StudPops Create a Stir at PTR Headquarters
“Don’t judge a book by it’s cover.” How many times has we heard that from our parents, friends, coworkers, and even media sources? It seems that I am guilty once again. When I was first approached about the StudPop magnetic stud finder, I thought it was a cute toy that might not really be classified as a tool. I even took a closer look at the StudPop website before agreeing to anything. After forcing myself to get past the inherent cuteness of the thing, I found that the theory made pretty good sense. So I contacted John over in Kennebunk, Maine to see about getting one in my hands.
A quick note about John—he’s the inventor of the StudPop with a background in corporate engineering and general handyman work. Combine the two and you get John the Inventor who thinks with the no-nonsense approach of a handyman and the complexity of an engineer. He’s also REALLY excited about the StudPop. All that said, I asked for one… and he sent me eight.
That’s a good thing since the package was opened before I arrived, and it was obvious how popular they immediately were. It wasn’t just our staff, it was also our wives and kids that had StudPops all over the wall looking for, and finding, studs in all kinds of colors. Clearly they work, and it’s simple enough for a second grader to easily grasp how to use them (thanks for getting the testing done early for me guys!) Let’s dig just a little deeper, though.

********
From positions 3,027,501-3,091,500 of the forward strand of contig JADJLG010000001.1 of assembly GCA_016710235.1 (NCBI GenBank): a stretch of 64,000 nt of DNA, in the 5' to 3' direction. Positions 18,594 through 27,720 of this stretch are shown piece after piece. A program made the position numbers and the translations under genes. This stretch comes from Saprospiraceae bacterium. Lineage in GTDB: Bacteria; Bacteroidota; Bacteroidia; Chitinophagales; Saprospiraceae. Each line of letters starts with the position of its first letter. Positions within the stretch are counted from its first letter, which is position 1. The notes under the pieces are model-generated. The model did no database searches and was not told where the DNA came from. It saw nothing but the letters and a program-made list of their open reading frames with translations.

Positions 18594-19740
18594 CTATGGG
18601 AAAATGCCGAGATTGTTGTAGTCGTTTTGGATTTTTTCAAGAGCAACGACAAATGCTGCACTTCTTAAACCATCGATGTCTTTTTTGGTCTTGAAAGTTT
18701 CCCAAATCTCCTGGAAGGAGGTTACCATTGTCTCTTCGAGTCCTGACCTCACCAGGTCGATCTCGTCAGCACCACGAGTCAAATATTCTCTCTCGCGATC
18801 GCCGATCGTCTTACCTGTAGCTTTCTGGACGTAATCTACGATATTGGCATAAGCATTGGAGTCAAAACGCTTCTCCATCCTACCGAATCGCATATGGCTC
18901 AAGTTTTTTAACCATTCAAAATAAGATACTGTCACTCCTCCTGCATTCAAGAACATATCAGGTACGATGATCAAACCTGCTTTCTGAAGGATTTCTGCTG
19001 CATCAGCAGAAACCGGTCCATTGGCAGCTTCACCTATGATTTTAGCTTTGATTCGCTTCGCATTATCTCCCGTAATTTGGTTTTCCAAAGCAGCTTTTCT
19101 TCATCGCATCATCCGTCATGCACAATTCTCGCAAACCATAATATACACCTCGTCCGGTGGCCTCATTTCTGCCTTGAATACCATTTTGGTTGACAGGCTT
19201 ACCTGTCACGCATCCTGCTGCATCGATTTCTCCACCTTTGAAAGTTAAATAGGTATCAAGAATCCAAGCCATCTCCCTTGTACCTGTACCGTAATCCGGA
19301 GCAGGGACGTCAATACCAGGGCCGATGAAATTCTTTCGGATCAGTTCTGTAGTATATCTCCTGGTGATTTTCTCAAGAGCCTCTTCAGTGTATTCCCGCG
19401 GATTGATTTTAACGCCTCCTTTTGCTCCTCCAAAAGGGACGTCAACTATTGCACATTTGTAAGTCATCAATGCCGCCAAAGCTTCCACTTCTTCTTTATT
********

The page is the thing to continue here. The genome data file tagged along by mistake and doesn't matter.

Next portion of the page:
StudPops Features and Design
The basic concept is a colored piece of plastic forms a base under a black plastic housing. That housing keeps the moving colored plastic piece (which resembles the game pieces in “Sorry” and acts as an indicator) in place and contains a rare earth magnet. It’s a very simple design that could easily be made on a 3D printer.
To use StudPops, simply run a tight zigzag pattern along the wall. When it comes across a nail in a stud, the indicator will stand up and you’ll feel the pull against it. (All right, David C. Smith, keep it clean!) I tried it against drywall and plaster. The unit will stick against drywall pretty easily. I was able to detect studs in plaster without much issue, but the magnet wasn’t strong enough to stick against the wall there. While I didn’t test it against them, John tells me that it will work against tile and lathe as well.
On materials where the unit will stick in place, using two StudPops will allow you easily see the the path of the stud without guessing. On other surfaces, you can still make a mark on the wall to work from.
StudPops can be found on Amazon for $9.95 with free shipping, but you don’t get to choose the color. If the color is really important to you (I’m using blue and orange, of course), then you’ll need to shop the authorized retailer on Ebay.
The StudPop is a simple and intuitive tool that overcame my initial skepticism. It’s not a replacement for wall sensors or thermal cameras, but for the homeowner that needs a quick stud finder, the StudPop is a solid choice.